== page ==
In 2005, Lacasse and Leo (26) provide evidence and present expert opinions that there is no evidence to support widely promoted claims regarding the cause of depression, the effectiveness of antidepressants, and how antidepressant work. Lacasse and Leo cite studies, experts and leading scientists who conclude there is insufficient evidence to support a belief that depression is the result of a serotonin deficiency and that drugs like Prozac can correct this problem. Furthermore, there is no valid evidence to support the conclusion that depression is the result of a “chemical imbalance.”
Lacasse and Leo suggest that despite a lack of evidence, and even evidence to the contrary, the pharmaceutical industry markets and educates the public, schools and health care describing a cause and treatment for depression that is not substantiated by research, science and expert opinion.
Does Psychotherapy Work?
In one of the first reviews of psychotherapy outcomes, Hampe and others (27) in 1973 evaluated the progress of 62 phobic children 1 and 2 yrs after termination of treatment or waiting period. 80% were either symptom free or significantly improved; only 7% still had a severe phobia. Successfully treated patients tended to remain symptom free and to be free from other deviant behaviors as well. 60% of the failures at termination continued to receive treatment and most were symptom free 2 yrs later.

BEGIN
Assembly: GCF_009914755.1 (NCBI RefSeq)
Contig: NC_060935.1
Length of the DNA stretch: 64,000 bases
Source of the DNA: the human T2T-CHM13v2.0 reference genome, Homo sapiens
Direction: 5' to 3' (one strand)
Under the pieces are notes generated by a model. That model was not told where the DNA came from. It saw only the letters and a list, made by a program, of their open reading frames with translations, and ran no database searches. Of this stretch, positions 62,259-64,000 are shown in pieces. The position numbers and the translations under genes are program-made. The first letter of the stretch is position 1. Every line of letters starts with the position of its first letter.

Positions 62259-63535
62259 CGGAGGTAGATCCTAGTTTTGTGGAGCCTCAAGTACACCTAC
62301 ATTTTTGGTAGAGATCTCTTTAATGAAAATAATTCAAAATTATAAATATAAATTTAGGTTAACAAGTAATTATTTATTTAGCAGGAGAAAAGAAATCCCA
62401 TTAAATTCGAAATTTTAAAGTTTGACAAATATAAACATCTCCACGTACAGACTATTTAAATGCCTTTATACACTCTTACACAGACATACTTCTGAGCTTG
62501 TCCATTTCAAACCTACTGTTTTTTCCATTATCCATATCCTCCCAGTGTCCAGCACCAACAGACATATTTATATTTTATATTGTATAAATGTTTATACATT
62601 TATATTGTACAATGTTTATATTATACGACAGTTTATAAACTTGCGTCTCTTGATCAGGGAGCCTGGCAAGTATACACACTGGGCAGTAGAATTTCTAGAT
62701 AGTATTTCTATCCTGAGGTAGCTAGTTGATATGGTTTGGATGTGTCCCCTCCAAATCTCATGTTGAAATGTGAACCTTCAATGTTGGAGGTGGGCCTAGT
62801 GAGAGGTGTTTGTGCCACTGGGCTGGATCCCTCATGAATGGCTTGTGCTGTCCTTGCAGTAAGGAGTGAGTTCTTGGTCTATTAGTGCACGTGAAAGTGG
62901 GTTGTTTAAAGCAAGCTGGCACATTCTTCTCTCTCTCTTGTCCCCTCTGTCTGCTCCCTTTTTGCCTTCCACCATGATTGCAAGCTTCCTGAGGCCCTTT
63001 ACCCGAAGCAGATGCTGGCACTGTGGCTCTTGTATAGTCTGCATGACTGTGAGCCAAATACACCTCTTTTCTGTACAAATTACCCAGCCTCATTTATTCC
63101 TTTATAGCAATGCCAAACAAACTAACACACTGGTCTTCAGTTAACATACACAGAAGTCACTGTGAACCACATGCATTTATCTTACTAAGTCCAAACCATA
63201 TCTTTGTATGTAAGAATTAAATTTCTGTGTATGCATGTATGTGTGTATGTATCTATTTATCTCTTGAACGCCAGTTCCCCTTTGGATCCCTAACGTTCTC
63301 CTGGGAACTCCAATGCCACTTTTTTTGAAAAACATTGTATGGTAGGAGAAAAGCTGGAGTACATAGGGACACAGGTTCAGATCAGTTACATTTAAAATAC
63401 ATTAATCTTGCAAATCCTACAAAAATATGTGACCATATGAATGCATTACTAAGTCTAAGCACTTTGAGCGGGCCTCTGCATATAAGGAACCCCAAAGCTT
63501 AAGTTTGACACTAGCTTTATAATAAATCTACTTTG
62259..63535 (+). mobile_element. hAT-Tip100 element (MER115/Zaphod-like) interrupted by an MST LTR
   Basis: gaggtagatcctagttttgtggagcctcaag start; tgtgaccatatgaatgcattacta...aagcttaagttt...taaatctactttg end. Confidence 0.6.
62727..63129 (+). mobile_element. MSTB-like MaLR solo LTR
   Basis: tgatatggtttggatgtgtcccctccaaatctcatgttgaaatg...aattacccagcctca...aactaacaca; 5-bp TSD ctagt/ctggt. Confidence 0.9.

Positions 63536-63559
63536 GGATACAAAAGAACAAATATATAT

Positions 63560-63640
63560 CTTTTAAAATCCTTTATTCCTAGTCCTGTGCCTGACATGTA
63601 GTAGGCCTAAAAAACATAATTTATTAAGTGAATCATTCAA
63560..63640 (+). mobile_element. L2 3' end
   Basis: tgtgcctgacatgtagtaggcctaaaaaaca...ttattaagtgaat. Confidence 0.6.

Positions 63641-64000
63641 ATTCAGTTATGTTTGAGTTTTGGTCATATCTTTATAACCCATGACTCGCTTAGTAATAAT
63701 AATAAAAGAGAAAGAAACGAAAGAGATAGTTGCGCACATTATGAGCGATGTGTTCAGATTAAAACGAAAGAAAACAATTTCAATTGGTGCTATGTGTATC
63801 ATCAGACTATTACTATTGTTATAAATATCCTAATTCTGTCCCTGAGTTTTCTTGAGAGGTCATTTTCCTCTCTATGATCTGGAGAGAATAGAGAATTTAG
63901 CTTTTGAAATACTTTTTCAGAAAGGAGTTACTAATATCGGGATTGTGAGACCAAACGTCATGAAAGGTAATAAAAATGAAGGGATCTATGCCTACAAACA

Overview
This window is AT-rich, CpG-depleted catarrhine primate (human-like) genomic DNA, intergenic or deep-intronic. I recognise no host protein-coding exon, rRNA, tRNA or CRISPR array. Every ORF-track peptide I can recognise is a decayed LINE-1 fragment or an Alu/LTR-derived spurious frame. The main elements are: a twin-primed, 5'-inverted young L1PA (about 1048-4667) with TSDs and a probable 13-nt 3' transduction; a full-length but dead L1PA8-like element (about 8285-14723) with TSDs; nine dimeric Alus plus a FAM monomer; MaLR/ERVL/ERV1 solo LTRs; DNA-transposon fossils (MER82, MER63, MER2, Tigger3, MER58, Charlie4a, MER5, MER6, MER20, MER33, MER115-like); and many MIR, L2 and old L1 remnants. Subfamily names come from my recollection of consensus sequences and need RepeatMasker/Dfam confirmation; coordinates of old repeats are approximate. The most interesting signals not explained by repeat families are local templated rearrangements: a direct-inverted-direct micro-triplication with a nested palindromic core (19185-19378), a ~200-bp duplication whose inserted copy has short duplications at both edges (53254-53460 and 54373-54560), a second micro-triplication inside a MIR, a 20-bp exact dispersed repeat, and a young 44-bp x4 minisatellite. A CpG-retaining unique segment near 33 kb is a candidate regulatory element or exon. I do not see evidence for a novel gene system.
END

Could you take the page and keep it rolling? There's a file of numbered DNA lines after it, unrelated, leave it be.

Smith and Glass (28) in 1977 analyzed the results of 375 controlled evaluations of psychotherapy and counseling. The findings provide convincing evidence of the efficacy of psychotherapy. On the average, the typical therapy client is better off than 75% of untreated individuals. Few important differences in effectiveness could be established among very different types of psychotherapy.
In 1979, Lesser (29) reviewed traditional psychotherapy outcome studies, which show that psychotherapy is more effective than placebo, long-term psychotherapy is as effective as brief, and limited hard data are available as to the effectiveness of the psychotherapies used. Cost-benefit studies show that brief psychotherapy is cost effective, while long-term psychotherapy clearly reduces hospitalization costs.
In 1981, Andrews and others (30) analyzed the results of 81 controlled psychotherapy trials. The condition of the typical patient after treatment was better than that of 77% of untreated controls measured at the same time, and the rate of relapse in the first 2 years was small.
Also in 1981, Tramontana (31) describes and critically evaluate studies on individual, group, and family therapy that were published from 1967 through 1977. Five were judged as exemplary in methodological scope and rigor. The greater weight of available evidence on adolescents does point toward the superiority of psychotherapy over no-therapy conditions, with the median rate of positive outcome with psychotherapy being approximately 75%, compared with a rate of 39% without psychotherapy.